Elizabeth Hosking: A Study on Negative Space (Premium)

All images by Elizabeth Hosking. Used with permission.

Elizabeth Hosking is a fine art and documentary photographer based in Melbourne, Australia. Ms. Hosking is currently working independently exploring themes of human nature and land. Having initially started out as a street photographer; she is now traversing natural and imposing elements with a particular focus on New Zealand and their national natural heritage and connection to their land.

For this month’s focus on Landscape Photography, La Noir got the chance to chat with Ms. Hosking and talk about her process and making the transition from Street and Documentary Photography to working on Landscape projects. Though the subjects may have changed some of the basic principles of photography remain the same; here’s how her story and evolution of her work.


From the images you provided the mountaintops have a very calm atmosphere about them can you talk to us about how do you achieve that serene look to your images?

Those images were made through the Crown Range, in Otago, New Zealand. The form and patterns found in the mountaintops emerged from sheaths of white, drawing the eye upwards. I hoped to capture the same quietness and smallness I felt at the time. The mountains just fell away into the light as the road traveled onwards, so I let them.


With street photography and documentary photography a lot of what makes those types of images noteworthy are what they say about how humans interact with their surroundings, how does that differ from your Landscape work?

I’m working in these undisturbed, imposing natural elements – in particular the striking beauty of New Zealand. There’s no focus on human elements though there is a fascination about our relationship with land. There’s this enduring mystery embedded in it, an absence of human organisation though we interfere with it. Humans identity is so often deeply embedded throughout land, that visceral connection to it having its own identity and way of being.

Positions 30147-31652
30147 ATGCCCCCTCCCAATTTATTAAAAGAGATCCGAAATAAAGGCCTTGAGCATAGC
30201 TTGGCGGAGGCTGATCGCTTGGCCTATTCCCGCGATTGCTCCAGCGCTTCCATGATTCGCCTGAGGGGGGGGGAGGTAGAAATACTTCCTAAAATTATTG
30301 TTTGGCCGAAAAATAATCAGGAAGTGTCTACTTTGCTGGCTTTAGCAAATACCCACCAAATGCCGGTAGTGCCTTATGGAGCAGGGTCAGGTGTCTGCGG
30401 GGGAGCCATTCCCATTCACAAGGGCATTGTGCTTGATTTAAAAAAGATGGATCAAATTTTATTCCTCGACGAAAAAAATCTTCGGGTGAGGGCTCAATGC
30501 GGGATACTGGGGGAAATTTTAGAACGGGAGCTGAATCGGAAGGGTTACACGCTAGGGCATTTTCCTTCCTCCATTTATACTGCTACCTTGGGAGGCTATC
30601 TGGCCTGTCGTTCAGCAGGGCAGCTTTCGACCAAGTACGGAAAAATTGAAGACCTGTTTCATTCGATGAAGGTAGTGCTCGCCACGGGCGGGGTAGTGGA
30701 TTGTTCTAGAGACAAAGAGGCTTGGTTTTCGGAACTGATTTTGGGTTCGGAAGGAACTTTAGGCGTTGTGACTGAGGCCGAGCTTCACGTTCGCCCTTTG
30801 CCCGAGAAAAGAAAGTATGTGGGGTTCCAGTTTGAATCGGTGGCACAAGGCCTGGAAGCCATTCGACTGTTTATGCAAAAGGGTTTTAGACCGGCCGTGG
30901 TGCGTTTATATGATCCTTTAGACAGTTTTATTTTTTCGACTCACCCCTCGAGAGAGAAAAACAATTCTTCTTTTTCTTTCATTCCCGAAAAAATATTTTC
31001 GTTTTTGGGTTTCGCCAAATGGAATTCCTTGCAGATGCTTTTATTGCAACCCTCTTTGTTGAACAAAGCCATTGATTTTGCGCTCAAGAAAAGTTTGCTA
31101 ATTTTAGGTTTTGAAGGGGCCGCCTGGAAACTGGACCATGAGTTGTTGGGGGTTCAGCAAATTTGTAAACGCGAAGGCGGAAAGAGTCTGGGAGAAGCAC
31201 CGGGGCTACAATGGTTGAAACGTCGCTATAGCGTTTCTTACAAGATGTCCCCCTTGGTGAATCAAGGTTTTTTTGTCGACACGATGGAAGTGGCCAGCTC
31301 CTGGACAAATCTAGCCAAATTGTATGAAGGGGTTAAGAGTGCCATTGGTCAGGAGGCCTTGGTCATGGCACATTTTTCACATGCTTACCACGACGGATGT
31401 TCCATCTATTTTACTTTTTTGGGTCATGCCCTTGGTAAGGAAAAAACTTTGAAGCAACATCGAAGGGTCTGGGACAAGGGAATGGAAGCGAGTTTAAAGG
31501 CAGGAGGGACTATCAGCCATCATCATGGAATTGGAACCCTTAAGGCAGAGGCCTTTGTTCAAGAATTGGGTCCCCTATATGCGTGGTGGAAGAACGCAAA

How much of that comes from your street photography roots?

I find negative space interesting, it’s that absence or void that inspires a lot of curiosity. It can often make people feel uncomfortable. My approach to landscapes has very much been influenced by my roots in street photography in this sense. I went from working in the bustling environment of cities during particular chaotic times, seeking out moments of quiet and reflection amongst that. I rarely ever approached people on the street. I wanted the moments to be undisturbed, to pay attention and be present. Individuals further isolated by light and shadows.

I wouldn’t call myself a street photographer anymore. There’s more time to be considered now in such different environments. The way I was making pictures on the streets required me to work very quickly. I’m more interested in engaging with something and learning about a person now as I photograph them.

Although Ms. Hosking has moved on from her Street Photography roots, her work continues to connect with the most basic of human emotions especially when confronted with the vastness of nature. Her work presents us with the challenge to accept the concepts of void and absence as represented by the negative space in her work. 

Based out of Melbourne, Australia Ms. Hosking’s work has been exhibited both nationally and internationally including at festivals such as Head On, and the Month of Photography Denver, Colorado.

Chris Gampat

Chris Gampat is the Editor in Chief, Founder, and Publisher of the Phoblographer. He also likes pizza.